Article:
Inside the House of Waterford Crystal (Part 3)
Having seen the Mould Room and Blowing Department, it was time to move on to the step that I was most excited about.
Despite my throbbing finger, I was prepared to create my masterpiece. I would soldier though the pain. Ginger, of Time Travel Tours, told me a month previously that she’d reserved a Waterford VIP tour and arranged for Karlin and me to cut our own crystal. Since then I couldn’t think of much else; it was what excited me most about the trip. My excitement was temporarily delayed by our tour guide, Emma, as she showed us the Hand Marking department first. This was not a step I’d known about.
I’m not sure if I thought the cutters just eyeballed the designs or what. After seeing the machines with black markers attached, the process made much more sense. With the crystal held steadily in place, the machine turned the piece and a temporary geometric grid was made.
The Master Cutter then uses the grid as a guide, even though he has the pattern memorized through his years of training and experience. Karlin and I would later find out how important those vertical and horizontal lines were. As Emma led us to the Cutting Department, we passed by a table filled with beautiful marked and unmarked pieces. She pointed to a giant vase with “London 2012″ emblazoned on it. Emma told us that these were for the Summer Olympics. I couldn’t resist scooping it off the table.The vase was deceptively heavy, so much so that I was afraid I’d drop it. I gingerly laid it back down and we moved on.
Finally, the moment I’d been anticipating for a month; I’d made it to the Cutting Department. Machines were scattered about the open, long room. Each Master Cutter had their own workstation equipped with a diamond-tipped wheel and spotlight. We were greeted by a grey-headed, smiling man. In his lovely Irish accent, he introduced himself as TJ. As an experienced Master Cutter, TJ would attempt to teach Karlin and me the art of crystal cutting. This would be no easy task.
Emma appeared with two crystal glasses already marked with black grids. My eyes lit up. I could hardly pay attention as TJ explained the two Waterford cuts. He demonstrated the proper stance, placed his elbows on the padded arm rests, and started the machine. Water dripped as the wheel turned. With precise pressure, TJ placed the glass against the diamond-tipped wheel. He showed us how to use the grid to create one of the signature Waterford patterns. It didn’t look too hard, and I was eager to try my hand.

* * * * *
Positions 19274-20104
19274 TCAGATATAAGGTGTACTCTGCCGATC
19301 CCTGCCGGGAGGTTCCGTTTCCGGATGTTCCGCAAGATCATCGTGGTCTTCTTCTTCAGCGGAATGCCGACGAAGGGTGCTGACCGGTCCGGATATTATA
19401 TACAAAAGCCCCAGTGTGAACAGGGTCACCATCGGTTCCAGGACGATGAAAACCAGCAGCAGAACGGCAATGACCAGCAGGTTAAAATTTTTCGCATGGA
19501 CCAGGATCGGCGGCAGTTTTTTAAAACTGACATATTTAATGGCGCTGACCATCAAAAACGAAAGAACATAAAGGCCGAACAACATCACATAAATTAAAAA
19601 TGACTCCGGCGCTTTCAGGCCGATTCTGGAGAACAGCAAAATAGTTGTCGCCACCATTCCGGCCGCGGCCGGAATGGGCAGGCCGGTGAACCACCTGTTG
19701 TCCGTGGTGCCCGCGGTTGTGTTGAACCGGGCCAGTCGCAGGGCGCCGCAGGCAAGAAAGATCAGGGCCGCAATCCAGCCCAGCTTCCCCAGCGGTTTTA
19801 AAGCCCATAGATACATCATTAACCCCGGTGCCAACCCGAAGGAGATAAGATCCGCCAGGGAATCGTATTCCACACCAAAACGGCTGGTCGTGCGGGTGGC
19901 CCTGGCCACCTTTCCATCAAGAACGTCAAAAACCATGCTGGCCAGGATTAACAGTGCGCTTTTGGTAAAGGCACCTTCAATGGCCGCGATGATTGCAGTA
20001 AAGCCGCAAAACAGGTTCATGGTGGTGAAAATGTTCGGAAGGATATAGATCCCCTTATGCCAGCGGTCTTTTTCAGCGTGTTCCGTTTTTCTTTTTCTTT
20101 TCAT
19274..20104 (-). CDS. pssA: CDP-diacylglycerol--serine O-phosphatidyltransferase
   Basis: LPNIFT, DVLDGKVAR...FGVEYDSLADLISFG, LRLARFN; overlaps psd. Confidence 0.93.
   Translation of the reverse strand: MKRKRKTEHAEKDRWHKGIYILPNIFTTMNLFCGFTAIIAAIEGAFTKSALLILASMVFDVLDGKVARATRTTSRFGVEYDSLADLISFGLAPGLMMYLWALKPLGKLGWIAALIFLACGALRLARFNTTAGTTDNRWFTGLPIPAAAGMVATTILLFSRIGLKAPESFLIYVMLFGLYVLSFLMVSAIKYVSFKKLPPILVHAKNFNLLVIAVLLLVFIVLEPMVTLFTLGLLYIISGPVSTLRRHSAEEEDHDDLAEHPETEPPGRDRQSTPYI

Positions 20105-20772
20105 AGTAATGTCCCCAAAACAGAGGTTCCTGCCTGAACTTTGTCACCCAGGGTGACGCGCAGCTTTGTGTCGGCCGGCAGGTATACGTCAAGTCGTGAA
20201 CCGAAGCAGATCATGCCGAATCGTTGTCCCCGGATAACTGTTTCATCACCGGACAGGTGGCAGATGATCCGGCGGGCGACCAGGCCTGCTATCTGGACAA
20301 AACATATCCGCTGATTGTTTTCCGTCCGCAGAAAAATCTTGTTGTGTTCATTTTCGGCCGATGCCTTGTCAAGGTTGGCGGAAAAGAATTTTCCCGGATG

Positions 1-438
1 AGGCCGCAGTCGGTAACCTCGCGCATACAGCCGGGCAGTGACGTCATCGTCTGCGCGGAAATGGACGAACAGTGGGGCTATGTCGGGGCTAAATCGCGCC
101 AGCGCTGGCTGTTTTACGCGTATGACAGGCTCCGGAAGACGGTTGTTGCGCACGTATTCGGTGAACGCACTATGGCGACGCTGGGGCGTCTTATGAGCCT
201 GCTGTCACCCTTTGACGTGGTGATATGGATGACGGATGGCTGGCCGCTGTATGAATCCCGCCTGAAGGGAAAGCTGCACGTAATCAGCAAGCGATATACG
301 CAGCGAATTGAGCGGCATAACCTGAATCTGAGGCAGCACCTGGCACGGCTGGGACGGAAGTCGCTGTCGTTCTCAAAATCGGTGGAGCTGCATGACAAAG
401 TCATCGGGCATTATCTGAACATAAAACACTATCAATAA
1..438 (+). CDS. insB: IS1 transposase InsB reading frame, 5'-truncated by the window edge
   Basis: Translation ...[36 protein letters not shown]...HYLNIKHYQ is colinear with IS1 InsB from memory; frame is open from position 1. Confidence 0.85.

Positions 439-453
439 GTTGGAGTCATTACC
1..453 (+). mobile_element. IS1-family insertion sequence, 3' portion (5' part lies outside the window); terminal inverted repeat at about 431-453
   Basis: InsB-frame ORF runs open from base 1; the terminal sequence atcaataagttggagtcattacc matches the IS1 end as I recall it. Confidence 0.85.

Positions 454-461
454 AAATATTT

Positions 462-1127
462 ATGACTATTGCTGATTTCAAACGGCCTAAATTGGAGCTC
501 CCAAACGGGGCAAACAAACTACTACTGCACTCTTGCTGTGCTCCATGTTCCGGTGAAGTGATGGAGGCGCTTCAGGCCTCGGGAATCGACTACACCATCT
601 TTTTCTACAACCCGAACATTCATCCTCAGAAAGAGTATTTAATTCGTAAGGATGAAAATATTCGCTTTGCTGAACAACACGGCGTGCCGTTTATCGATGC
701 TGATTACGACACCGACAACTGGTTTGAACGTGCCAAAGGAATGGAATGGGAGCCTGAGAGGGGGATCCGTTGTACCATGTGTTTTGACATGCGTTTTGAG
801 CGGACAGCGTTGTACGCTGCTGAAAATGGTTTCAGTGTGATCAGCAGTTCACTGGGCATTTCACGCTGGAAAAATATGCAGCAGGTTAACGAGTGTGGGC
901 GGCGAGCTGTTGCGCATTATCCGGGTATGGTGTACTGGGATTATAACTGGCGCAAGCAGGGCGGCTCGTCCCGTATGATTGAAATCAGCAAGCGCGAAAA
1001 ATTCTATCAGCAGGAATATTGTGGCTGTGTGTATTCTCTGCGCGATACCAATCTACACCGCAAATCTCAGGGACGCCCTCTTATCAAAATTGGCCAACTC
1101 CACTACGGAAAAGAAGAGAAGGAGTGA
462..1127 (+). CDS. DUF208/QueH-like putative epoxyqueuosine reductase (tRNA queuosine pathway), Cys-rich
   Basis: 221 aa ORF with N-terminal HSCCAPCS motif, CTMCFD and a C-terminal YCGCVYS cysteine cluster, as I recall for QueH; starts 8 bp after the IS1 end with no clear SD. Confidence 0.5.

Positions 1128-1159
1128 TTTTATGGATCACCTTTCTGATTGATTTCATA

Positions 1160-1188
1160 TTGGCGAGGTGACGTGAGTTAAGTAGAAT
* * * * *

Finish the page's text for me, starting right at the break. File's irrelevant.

I assumed the position. With a wide stance and my elbows locked at a 45-degree angle, I pressed the glass to the wheel. At first it didn’t even leave a scratch; I hadn’t pressed hard enough.
I rocked the crystal back and forth trying to get the right cut. I pressed harder. Eventually I could see a mark. Frustrated with my results, TJ showed me once again. It looked so easy when he did it.
I was determined to get at least one good cut, but after five stabs at it, I gave up. My glass looked like it’d been attacked with a cleaver. My future as a Master Cutter was ruined. So much for my dreams of being a crystal-cutting prodigy.
Being a great teacher, TJ wasn’t going to let me end on a sour note. The apply-named wedge cut I’d just attempted was the more difficult of the two. TJ showed me the easier flat cut that’s used to make the signature star on the bottom of Waterford pieces. Since the crystal is thicker at the bottom of the glass, I was told to apply more pressure than the wedge cut. I climbed back up in the Master Cutter’s spot and pressed my glass to the wheel. It was much easier and yielded even better results.
TJ pronounced me the best guest crystal cutter he’d seen that day. I chuckled, considering I was the only guest crystal cutter he’d seen that day. It didn’t matter. I’d gotten a chance to learn from a true artist. And as an added bonus, Karlin and I were given the glasses we’d annihilated with our names engraved on them. As I admired my not-so-beautiful-glass, I noticed the letters “REJ” written on the side in black marker. I asked Emma, “Does this mean REJECT?” She simply smiled.